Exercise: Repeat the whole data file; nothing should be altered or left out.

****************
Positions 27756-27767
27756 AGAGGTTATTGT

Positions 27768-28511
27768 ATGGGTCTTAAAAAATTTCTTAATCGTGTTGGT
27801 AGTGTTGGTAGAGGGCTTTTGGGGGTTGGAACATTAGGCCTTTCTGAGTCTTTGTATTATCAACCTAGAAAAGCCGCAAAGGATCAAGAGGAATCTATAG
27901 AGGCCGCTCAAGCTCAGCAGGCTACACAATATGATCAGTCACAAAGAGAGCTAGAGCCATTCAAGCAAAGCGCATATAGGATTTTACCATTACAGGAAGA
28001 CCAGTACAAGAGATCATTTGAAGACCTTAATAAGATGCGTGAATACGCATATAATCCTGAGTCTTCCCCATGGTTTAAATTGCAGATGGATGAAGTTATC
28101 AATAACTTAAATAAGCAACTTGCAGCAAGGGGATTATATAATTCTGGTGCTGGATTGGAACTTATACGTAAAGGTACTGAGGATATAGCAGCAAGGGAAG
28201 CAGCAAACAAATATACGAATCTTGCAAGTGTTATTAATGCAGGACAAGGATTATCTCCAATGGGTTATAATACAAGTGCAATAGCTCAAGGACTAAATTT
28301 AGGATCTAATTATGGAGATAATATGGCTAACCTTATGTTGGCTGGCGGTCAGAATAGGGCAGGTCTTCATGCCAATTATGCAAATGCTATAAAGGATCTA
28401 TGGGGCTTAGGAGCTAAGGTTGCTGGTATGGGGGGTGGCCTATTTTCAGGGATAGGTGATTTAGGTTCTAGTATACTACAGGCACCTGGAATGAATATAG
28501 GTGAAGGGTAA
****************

Positions 27756-27767
27756 AGAGGTTATTGT

Positions 27768-28511
27768 ATGGGTCTTAAAAAATTTCTTAATCGTGTTGGT
27801 AGTGTTGGTAGAGGGCTTTTGGGGGTTGGAACATTAGGCCTTTCTGAGTCTTTGTATTATCAACCTAGAAAAGCCGCAAAGGATCAAGAGGAATCTATAG
27901 AGGCCGCTCAAGCTCAGCAGGCTACACAATATGATCAGTCACAAAGAGAGCTAGAGCCATTCAAGCAAAGCGCATATAGGATTTTACCATTACAGGAAGA
28001 CCAGTACAAGAGATCATTTGAAGACCTTAATAAGATGCGTGAATACGCATATAATCCTGAGTCTTCCCCATGGTTTAAATTGCAGATGGATGAAGTTATC
28101 AATAACTTAAATAAGCAACTTGCAGCAAGGGGATTATATAATTCTGGTGCTGGATTGGAACTTATACGTAAAGGTACTGAGGATATAGCAGCAAGGGAAG
28201 CAGCAAACAAATATACGAATCTTGCAAGTGTTATTAATGCAGGACAAGGATTATCTCCAATGGGTTATAATACAAGTGCAATAGCTCAAGGACTAAATTT
28301 AGGATCTAATTATGGAGATAATATGGCTAACCTTATGTTGGCTGGCGGTCAGAATAGGGCAGGTCTTCATGCCAATTATGCAAATGCTATAAAGGATCTA
28401 TGGGGCTTAGGAGCTAAGGTTGCTGGTATGGGGGGTGGCCTATTTTCAGGGATAGGTGATTTAGGTTCTAGTATACTACAGGCACCTGGAATGAATATAG
28501 GTGAAGGGTAA